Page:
It’s Sunday…game day. He and his boys are all crammed into the living room. Their eyes fixated on the blaring television. Screams and wails echo into the kitchen. “Hey, honey! The food!” Oh, right! That succulent beef that has been slow-simmered in a spicy broth flavored with smoky chipotle chiles and a tangy lime juice, that I’ve been slaving away at all morning is ready to be served to a room full of hungry carnivores, no better yet, I’m about to enter a scene from “Braveheart” – the room full of salivating men, drool dripping off of their tongues, speaking in gibberish, a vague rhetoric that is understood only by the male species. “Ugh”, I think to myself. “How is it that men can eat greasy chips, buffalo chicken wings, and a 6-pack of Bud heavies and still have the physique of a Greek god? While we women, have to suffer by cutting calories to live up to unattainable social constructs ?” Meanwhile, the aroma lingers in the air, following me into the kitchen. My cravings are haunting me, my stomach is livid – it’s screaming for just one itty-bitty bite, taunting me for just one sweet savory second of bliss. “Step away from the food! Tory, stop, no, don’t do it! Walk away. Just don’t think about it, stop thinking about it!”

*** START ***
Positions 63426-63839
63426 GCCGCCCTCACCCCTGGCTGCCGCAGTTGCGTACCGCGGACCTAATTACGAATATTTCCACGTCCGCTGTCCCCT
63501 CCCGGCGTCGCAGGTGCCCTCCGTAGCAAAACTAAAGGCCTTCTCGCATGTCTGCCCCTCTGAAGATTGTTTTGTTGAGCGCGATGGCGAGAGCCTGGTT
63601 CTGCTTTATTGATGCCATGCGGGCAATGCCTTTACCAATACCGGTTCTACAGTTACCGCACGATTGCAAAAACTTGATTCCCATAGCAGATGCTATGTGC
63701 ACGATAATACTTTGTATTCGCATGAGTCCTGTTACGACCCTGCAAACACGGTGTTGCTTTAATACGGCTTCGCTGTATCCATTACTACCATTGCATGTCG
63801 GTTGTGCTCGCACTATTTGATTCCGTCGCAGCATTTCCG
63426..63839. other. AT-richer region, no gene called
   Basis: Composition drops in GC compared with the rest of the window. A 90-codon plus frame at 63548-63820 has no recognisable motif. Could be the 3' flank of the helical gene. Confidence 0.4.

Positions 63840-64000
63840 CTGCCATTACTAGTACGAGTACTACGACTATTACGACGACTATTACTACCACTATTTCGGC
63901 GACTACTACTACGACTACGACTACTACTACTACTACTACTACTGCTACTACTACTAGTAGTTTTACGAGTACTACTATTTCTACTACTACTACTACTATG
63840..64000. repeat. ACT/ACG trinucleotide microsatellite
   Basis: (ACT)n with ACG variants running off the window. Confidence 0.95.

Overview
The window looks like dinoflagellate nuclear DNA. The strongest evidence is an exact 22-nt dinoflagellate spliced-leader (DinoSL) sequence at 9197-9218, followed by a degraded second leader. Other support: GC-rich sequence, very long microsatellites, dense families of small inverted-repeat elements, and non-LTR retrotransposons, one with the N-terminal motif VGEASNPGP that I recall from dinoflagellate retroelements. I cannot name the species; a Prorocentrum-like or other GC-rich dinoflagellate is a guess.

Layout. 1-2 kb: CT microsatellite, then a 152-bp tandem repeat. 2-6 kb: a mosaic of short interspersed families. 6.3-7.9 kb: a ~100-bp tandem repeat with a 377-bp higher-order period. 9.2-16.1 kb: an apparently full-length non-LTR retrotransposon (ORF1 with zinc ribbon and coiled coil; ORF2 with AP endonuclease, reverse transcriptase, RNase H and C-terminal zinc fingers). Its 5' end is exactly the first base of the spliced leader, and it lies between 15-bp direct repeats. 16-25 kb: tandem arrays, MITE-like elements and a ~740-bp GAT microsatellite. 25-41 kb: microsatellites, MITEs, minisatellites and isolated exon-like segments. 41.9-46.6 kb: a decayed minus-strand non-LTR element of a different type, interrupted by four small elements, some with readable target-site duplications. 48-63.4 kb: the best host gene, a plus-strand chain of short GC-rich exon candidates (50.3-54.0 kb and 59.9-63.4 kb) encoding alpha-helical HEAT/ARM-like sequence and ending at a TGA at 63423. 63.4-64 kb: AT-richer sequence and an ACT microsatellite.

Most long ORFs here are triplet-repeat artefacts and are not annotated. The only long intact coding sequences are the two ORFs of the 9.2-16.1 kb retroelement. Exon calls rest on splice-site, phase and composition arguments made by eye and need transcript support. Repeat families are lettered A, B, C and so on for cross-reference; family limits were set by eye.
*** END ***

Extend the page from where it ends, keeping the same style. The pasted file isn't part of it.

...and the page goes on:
According to Glamour and Time magazine the key to dieting and curbing our cravings is to think like a man. Well, kind of. Research conducted by Dr. Gene-Jack Wang at Brookhaven National Laboratory suggests that, in fact, our brains are playing a crucial role in our sensations of hunger.
Wang assessed the brain circuits involved in voluntary inhibition of hunger during food stimulation in both fasted men and women. He discovered that women have more difficulty suppressing their hunger, whereas men were better able to stop thinking about food and suppress their cravings. His findings suggest that these sexually dimorphic behaviors may be due to the inhibition to control the amygdala, a mechanism by which cognitive inhibition decreases the desire for food.
Access the full-empirical article here.